In thinking about how the design turned out I would change several things. I would increase the number of roses and reduce the stems of stock. Perhaps I will like it better when the stock finishes opening.

Flowers In A Mug-6

I used the Japanese holly stems around the base of the mug to hide the florist’s foam and it seems very dark and dense. Next time I might opt for lavender or something else that is lighter.

I also cut the roses too short and should have adjusted the other material accordingly. In fact, lowering the arrangement by several inches might improve the overall proportions, but overall I am please with the balance.

The white stock is especially pretty, more fully open and fresher than the purple one.
Flowers In A Mug-8

Flowers In A Mug-9

Flowers In A Mug-10

This was a fun design to create and it is always a good learning experience to work with different materials. It will be fun to see the other members’ mugs. The spring garden table will be overflowing with flowers at tomorrow’s meeting.

Parallel Floral Design

Today was the last floral design workshop until Fall. Discussion was focused on the element of proportion and the design we created was The Parallel. This design is recommended to be created in a 12-inch long rectangular dish that is 2 inches high, using three 2.5 to 3-inch floral pins, aligned in a row. Our containers instead were round, posing a slightly different challenge.

Parallel Design

Parallel Design

This was the first time the class used floral pins instead of foam to hold the flowers.  The pins were easy to use and the arrangements went together quickly. As usual I could have used more time, but each pin can be moved around so there is a bit of flexibility and adjustments are easy to make later. (One must know what adjustment needs to be made and is that not always an issue, the knowing?)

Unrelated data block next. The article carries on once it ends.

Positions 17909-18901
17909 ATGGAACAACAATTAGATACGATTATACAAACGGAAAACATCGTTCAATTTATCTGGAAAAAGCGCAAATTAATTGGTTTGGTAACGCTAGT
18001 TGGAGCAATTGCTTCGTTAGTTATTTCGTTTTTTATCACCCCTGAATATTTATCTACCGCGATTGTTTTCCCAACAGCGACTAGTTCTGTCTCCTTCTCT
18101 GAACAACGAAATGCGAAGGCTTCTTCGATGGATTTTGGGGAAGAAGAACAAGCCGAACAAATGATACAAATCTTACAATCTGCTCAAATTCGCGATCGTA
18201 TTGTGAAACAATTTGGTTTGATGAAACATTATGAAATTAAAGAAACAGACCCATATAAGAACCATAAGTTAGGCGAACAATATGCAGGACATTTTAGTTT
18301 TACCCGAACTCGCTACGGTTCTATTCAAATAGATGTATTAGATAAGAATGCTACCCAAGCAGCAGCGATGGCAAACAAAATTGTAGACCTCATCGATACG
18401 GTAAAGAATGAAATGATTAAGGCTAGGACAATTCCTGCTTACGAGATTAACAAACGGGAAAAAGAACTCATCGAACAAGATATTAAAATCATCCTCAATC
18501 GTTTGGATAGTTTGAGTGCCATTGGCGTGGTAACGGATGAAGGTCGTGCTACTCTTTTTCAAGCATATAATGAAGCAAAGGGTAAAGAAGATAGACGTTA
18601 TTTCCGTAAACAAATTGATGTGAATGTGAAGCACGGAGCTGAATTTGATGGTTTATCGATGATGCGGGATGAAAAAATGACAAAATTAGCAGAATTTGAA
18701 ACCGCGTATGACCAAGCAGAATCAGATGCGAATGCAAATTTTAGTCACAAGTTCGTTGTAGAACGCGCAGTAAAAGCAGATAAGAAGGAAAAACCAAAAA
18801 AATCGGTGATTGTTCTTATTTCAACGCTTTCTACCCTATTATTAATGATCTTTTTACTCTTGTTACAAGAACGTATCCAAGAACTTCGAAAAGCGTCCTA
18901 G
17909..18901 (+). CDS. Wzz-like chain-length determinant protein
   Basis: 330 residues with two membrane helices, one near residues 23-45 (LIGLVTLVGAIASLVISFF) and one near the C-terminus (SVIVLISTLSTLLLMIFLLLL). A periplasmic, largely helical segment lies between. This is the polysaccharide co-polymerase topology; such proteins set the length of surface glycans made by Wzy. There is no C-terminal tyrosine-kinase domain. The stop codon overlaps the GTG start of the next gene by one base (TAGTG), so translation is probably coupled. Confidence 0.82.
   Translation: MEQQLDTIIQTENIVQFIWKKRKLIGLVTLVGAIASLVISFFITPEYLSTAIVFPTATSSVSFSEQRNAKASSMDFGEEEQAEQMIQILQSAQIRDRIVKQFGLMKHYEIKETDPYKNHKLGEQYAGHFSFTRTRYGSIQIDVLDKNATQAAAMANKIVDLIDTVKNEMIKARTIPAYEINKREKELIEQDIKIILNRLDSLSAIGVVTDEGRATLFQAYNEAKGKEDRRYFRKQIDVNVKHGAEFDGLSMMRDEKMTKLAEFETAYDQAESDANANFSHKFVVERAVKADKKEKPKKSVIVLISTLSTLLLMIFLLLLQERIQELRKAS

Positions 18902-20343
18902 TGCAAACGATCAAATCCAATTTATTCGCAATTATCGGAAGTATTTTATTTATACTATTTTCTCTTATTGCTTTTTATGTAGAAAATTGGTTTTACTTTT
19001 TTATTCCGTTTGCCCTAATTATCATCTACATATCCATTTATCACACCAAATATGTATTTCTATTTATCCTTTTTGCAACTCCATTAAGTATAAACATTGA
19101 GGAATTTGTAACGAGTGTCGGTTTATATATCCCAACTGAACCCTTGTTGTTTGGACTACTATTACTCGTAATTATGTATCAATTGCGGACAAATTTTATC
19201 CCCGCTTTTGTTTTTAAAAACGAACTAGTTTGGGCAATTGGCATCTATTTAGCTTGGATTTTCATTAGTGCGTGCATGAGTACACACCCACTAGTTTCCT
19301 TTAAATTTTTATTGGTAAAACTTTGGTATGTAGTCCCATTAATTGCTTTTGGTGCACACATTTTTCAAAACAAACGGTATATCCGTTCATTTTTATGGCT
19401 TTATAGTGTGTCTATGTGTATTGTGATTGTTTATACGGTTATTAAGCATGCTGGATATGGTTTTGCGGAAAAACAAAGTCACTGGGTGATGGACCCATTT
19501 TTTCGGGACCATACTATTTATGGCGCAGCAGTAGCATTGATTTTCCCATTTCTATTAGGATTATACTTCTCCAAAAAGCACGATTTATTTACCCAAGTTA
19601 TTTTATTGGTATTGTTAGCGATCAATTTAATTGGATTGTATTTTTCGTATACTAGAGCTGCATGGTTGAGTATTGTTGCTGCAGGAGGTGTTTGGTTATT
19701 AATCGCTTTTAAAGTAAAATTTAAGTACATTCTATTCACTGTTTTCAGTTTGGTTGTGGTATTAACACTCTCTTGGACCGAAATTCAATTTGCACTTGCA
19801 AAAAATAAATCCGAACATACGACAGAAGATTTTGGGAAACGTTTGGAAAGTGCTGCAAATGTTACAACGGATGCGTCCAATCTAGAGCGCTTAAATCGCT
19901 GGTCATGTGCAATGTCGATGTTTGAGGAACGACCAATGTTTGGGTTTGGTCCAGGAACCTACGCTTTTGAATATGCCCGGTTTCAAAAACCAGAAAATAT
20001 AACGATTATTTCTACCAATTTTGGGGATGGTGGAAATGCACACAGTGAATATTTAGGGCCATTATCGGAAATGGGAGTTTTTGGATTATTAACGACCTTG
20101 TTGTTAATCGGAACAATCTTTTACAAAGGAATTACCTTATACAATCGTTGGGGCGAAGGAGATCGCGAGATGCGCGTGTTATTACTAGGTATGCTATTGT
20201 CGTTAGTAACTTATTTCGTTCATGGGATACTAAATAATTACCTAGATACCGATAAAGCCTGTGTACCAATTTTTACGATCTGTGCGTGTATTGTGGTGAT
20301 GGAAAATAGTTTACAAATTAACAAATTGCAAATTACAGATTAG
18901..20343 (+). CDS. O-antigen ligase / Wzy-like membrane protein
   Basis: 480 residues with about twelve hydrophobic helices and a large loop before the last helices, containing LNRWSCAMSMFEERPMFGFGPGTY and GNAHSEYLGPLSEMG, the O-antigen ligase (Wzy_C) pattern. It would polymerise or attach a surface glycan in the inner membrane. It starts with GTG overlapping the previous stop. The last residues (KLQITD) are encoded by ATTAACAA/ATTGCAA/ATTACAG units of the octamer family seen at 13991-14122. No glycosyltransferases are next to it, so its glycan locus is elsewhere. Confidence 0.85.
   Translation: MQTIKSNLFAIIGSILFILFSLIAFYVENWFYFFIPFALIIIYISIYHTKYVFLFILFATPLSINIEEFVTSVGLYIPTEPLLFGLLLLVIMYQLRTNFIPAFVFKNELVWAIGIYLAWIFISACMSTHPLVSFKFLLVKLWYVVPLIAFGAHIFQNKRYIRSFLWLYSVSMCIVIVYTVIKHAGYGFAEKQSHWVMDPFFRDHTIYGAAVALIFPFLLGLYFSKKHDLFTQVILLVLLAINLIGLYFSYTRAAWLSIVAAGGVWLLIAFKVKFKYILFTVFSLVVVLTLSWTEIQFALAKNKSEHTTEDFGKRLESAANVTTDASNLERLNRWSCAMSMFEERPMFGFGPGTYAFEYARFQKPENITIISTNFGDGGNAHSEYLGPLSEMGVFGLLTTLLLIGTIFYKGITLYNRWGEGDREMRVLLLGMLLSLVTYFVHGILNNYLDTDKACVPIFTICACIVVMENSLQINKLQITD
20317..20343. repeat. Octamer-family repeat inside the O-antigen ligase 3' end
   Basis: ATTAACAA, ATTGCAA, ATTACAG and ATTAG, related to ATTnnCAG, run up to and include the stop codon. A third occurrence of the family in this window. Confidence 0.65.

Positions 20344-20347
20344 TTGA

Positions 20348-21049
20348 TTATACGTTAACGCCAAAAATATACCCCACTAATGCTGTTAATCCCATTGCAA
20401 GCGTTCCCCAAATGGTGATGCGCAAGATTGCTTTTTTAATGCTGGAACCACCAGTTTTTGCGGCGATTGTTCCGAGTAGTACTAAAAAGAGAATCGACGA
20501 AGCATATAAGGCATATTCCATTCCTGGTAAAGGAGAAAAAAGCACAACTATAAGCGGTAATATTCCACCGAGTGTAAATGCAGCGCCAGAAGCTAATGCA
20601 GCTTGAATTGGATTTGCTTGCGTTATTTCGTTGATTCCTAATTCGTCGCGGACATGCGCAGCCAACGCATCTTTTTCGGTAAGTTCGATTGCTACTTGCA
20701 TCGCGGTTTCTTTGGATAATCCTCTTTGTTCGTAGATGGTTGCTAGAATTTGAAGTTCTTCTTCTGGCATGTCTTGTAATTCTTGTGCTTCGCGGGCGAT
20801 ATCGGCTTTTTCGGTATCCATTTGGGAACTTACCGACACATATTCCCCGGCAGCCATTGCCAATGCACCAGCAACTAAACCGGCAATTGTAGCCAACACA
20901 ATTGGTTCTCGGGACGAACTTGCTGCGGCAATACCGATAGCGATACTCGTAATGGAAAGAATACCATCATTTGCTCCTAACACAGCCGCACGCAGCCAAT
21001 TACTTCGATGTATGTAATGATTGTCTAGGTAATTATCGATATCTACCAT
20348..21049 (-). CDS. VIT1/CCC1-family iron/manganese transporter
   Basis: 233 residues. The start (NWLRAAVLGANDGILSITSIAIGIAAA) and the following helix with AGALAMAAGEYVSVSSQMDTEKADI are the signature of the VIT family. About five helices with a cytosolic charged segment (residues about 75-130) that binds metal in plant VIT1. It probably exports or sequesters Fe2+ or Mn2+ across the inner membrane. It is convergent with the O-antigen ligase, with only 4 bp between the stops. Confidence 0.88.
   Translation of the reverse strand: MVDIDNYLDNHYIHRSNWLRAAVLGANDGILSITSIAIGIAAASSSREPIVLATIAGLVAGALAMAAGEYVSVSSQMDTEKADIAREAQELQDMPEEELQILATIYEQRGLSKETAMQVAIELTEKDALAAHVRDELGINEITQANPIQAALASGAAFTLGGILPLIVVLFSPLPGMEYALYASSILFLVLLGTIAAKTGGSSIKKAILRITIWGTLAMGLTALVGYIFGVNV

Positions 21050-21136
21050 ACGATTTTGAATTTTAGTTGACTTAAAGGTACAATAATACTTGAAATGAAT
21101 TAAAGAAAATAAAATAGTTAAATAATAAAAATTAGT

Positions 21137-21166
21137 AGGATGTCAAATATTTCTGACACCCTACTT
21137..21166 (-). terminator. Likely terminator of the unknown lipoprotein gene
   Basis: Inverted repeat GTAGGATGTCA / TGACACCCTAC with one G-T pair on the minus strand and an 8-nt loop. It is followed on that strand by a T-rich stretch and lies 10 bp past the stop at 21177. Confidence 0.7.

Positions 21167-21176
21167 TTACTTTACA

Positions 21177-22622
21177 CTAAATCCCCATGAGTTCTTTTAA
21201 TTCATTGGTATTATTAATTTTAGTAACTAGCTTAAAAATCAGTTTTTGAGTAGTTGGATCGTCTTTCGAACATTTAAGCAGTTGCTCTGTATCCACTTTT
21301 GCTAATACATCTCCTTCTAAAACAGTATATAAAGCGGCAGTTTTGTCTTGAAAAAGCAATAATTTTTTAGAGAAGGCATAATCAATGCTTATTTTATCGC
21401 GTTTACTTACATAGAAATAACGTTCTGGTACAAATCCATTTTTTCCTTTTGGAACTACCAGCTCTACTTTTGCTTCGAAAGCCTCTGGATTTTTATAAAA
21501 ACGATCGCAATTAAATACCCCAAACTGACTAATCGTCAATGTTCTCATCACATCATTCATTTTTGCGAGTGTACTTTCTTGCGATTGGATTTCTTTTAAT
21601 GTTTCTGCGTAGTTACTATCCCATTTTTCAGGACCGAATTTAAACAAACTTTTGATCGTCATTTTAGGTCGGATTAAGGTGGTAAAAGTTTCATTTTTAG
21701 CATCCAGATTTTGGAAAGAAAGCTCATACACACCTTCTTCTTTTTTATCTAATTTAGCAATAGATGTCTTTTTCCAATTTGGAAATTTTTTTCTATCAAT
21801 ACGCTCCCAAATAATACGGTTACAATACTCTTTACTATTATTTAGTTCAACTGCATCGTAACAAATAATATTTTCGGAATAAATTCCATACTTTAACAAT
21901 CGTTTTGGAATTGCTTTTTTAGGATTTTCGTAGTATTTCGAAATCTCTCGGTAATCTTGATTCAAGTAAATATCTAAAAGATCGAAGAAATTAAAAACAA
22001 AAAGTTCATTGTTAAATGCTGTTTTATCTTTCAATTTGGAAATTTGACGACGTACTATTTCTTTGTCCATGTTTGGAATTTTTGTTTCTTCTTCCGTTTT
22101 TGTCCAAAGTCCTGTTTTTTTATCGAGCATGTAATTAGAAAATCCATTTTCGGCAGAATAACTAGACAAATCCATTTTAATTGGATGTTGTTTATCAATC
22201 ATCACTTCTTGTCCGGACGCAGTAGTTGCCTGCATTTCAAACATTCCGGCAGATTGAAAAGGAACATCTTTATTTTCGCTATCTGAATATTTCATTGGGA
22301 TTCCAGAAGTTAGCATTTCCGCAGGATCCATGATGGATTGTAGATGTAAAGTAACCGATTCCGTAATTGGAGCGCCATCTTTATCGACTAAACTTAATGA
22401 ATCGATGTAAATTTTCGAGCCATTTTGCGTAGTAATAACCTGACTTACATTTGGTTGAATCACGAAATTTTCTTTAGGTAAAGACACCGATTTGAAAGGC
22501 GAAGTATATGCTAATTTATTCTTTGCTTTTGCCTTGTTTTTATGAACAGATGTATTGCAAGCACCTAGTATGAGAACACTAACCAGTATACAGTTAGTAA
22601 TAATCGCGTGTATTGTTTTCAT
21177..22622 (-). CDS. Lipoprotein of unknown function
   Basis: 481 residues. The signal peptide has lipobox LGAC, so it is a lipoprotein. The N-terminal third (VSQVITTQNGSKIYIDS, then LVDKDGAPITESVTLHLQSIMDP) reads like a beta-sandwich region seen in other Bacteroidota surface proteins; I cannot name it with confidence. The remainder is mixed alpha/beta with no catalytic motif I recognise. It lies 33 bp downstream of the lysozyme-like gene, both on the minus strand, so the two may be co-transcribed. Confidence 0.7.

The next garden club meeting will feature a Members’ Flower Show, the first for the club in many years I understand. I will enter one of the four designs we studied in this year’s workshops into the “New Sprouts” class, but have not decided yet what design that will be.

The plant material for today’s exercise was Bells of Ireland, Carnation, Liatris, Snapdragon and variegated leaves whose name I forgot to record.

Photographing this design proved to be a challenge. Using a black mat board gives an entirely different effect than allowing the light switch to show through. Details…

Parallel Design

Parallel Design

Parallel Design

Parallel Design with LIght Switch

A Lime Green Fancy

For the monthly garden club meeting tomorrow all members have been asked to bring along a mug of flowers to set on a table, just for the fun of it. I used a lime green mug to hold Ranunculus, Iris, Alstroemeria, Solidago, Lavender and Juniper. It will be fun to see all the flower-filled mugs.

Flowers In A Mug

Flowers In A Mug


Ranunculus and Iris

Creative Mass Design

Creative Design, GHGC Level 1-4

Yesterday I participated in another flower arranging class offered through my garden club. I had missed the January session and November’s lesson seemed long ago. It was fun to get back.